By Friday night, just 36 hours into this little girls getaway, smack dab in the middle of the crowded waterfront patio of the resort’s restaurant, I ached with missing my husband.

Saturday morning I felt cautiously drawn back to the place I’d escaped. I knew that anyone can feel refreshed and awakened with the smell of saltwater in the air and a fiery Florida sunset within view. I had to go back. And while the scenery set the change in motion, the true shift had to be deeper than a camera angle, more personal than a standard double hotel room.

It’s been a few weeks since that mini retreat, and I cannot believe the difference in my perspective. Very little has changed within the confines of our weekly schedule. We still have must-do’s most nights of the week. My work is not slowing down. Addison continues to be very good at being 15 months old. But I can breathe. I can make it through a day (a week!) without tears.

I can face the pace, routine and impossibility of my to-do list with a shrug, with sleeves rolled up and a smile. I don’t believe my value, my daughter’s development, or the strength of my marriage depends on the check marks–or lack thereof–next to those tasks.

And that is freedom. That is the power and inconceivable compassion of God moving in a life you said was too insignificant, in a problem you said was too small, in a hidden darkness you said you could transform on your own.

That is hope. A sun setting and a dawn rising. A life that you didn’t recognize for shame and fear breathing again with the promise of all those things you’d dreamed it could be.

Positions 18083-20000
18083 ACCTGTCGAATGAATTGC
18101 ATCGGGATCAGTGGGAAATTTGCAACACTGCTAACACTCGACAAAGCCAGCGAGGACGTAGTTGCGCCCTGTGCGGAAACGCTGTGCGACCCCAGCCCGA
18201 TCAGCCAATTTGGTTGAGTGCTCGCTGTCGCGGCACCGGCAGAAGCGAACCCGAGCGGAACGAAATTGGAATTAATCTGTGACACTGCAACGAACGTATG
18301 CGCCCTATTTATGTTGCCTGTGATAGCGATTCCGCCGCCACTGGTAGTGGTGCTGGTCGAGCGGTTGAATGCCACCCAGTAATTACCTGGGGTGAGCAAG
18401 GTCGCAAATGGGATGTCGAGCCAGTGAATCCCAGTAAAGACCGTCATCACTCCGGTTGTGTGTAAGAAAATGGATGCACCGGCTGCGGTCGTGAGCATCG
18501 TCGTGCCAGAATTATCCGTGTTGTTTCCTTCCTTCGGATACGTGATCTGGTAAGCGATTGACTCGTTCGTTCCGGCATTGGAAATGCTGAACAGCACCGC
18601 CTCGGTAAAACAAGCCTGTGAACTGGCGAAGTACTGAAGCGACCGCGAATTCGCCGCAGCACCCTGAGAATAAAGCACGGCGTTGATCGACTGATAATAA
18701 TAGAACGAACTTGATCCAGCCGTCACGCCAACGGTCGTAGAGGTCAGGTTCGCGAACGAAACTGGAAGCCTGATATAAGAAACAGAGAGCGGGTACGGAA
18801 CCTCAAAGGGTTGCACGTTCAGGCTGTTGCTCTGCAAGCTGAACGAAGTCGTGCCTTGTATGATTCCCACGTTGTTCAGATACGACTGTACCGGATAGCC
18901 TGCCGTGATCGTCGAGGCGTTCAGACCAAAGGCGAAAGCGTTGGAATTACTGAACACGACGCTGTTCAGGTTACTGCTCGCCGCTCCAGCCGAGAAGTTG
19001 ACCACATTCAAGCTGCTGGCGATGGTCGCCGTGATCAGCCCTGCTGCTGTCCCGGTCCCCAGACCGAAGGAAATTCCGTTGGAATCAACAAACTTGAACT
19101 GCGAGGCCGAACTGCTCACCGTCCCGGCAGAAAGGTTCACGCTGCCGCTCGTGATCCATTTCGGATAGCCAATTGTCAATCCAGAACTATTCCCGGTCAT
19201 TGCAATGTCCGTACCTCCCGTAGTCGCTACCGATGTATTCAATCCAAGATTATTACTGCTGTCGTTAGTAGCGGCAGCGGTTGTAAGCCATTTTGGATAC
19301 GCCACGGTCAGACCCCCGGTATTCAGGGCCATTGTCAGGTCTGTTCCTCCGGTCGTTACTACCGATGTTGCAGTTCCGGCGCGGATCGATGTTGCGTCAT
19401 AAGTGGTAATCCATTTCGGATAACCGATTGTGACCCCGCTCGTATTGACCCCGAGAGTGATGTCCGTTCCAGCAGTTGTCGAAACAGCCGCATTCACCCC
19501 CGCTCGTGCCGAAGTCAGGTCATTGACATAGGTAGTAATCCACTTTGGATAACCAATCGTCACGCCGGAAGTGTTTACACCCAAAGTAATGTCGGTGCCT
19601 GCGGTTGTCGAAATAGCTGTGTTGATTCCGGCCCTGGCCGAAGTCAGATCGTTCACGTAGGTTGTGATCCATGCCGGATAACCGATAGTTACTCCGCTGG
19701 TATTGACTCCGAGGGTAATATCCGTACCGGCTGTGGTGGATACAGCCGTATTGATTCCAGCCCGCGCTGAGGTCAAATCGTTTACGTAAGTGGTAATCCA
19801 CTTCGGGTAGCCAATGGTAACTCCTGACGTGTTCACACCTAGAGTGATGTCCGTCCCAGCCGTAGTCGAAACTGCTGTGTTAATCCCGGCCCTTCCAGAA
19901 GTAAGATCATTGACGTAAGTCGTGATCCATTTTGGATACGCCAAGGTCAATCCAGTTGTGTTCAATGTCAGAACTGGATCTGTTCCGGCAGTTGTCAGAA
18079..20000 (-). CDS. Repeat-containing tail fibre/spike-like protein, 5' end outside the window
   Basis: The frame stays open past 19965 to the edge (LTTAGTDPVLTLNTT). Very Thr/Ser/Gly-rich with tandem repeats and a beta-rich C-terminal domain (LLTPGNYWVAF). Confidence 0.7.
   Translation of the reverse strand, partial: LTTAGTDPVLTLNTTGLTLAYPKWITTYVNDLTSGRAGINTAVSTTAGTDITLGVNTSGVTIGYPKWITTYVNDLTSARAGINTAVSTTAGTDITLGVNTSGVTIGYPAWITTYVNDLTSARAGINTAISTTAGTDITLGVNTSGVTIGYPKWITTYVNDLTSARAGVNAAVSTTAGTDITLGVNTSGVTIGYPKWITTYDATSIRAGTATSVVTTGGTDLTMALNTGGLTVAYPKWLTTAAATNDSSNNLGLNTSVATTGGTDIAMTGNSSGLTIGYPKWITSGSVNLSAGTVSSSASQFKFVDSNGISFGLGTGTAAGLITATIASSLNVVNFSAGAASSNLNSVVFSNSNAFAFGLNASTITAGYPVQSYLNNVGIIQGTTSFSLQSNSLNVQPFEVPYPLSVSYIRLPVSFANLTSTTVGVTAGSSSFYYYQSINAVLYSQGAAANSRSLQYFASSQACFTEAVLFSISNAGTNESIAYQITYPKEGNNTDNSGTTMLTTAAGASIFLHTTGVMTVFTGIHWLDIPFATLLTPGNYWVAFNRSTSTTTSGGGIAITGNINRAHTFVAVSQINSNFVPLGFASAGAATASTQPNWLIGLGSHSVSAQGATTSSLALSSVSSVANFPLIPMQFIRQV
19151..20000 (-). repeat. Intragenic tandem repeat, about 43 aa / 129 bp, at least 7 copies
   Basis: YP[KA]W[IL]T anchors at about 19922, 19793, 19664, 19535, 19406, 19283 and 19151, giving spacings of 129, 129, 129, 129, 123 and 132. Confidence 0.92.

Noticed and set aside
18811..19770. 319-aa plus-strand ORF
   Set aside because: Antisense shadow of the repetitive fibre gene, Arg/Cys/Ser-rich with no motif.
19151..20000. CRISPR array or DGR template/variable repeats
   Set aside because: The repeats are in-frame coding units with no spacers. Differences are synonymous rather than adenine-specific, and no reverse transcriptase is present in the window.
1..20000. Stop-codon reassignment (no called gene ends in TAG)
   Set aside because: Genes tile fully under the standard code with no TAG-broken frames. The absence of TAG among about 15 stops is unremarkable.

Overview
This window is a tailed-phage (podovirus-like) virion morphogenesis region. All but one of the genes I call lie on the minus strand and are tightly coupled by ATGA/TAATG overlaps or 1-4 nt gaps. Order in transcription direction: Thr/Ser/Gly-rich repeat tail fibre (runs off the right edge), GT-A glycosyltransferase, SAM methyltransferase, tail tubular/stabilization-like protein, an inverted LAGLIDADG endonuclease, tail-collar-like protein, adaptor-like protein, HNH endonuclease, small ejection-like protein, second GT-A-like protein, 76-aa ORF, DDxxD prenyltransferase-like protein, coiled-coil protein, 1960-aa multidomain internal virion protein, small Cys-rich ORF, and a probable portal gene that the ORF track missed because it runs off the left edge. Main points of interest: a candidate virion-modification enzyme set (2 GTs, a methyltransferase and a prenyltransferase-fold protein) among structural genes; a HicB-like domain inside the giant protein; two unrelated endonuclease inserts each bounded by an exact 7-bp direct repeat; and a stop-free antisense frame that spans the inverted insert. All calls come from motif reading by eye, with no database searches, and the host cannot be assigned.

I cannot share this without saying how grateful I am for this life I’ve been given undeservedly. For the health of my beautiful baby girl. The love and devotion of an unwavering man. The unconditional support of family and friends others must covet. I recognize the great luxury and incredible overflow of prosperity that I enjoy in every sense. I know I have it so, so good. But a lesson that I am learning in this season is that I do not want to trade “good” for what may be best. I am after best in this life. I hope that you are, too.

IMG_0665

Licensed to Pout

I apologize. Habitually. When people cut me in line even though I’m standing in the right place. For not having correct change. For having to stop for water on a 10-mile run.

Somehow along the path of a private school education and Southern Baptist upbringing, I adopted a generalized attitude of guilt over everything. I’m in the way. I’m making this harder for someone else. They might be inconvenienced.

In many instances, this guilt can manifest as empathy, selflessness and generosity. All uppers. Go me!

But lately, always maneuvering around other people’s needs has prevented me from recognizing that sometimes I need to be maneuvered around. Frankly, I am in an overwhelming mom-worker-wife-life season, and I am just too tired to keep apologizing for it.

I am the spaghetti in this analogy.

I am the spaghetti in this analogy.

The whining is forthcoming. Pretend there’s no Syria or shutdown or Jenner divorce and play along.